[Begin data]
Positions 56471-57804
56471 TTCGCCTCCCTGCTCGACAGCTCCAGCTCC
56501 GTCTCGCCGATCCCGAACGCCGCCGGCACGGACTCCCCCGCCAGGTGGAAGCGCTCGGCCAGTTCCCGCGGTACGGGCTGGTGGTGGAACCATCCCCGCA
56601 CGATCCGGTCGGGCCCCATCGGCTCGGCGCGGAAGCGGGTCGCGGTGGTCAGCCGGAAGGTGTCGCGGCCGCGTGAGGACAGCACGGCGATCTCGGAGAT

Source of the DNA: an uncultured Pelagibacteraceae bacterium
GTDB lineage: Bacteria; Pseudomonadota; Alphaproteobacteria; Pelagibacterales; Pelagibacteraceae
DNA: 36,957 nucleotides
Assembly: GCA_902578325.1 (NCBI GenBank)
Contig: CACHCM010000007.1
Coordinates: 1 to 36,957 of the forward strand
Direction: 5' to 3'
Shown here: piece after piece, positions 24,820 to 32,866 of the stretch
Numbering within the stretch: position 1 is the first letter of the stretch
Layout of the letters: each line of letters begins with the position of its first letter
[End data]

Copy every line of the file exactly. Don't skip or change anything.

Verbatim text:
Positions 56471-57804
56471 TTCGCCTCCCTGCTCGACAGCTCCAGCTCC
56501 GTCTCGCCGATCCCGAACGCCGCCGGCACGGACTCCCCCGCCAGGTGGAAGCGCTCGGCCAGTTCCCGCGGTACGGGCTGGTGGTGGAACCATCCCCGCA
56601 CGATCCGGTCGGGCCCCATCGGCTCGGCGCGGAAGCGGGTCGCGGTGGTCAGCCGGAAGGTGTCGCGGCCGCGTGAGGACAGCACGGCGATCTCGGAGAT

Source of the DNA: an uncultured Pelagibacteraceae bacterium
GTDB lineage: Bacteria; Pseudomonadota; Alphaproteobacteria; Pelagibacterales; Pelagibacteraceae
DNA: 36,957 nucleotides
Assembly: GCA_902578325.1 (NCBI GenBank)
Contig: CACHCM010000007.1
Coordinates: 1 to 36,957 of the forward strand
Direction: 5' to 3'
Shown here: piece after piece, positions 24,820 to 32,866 of the stretch
Numbering within the stretch: position 1 is the first letter of the stretch
Layout of the letters: each line of letters begins with the position of its first letter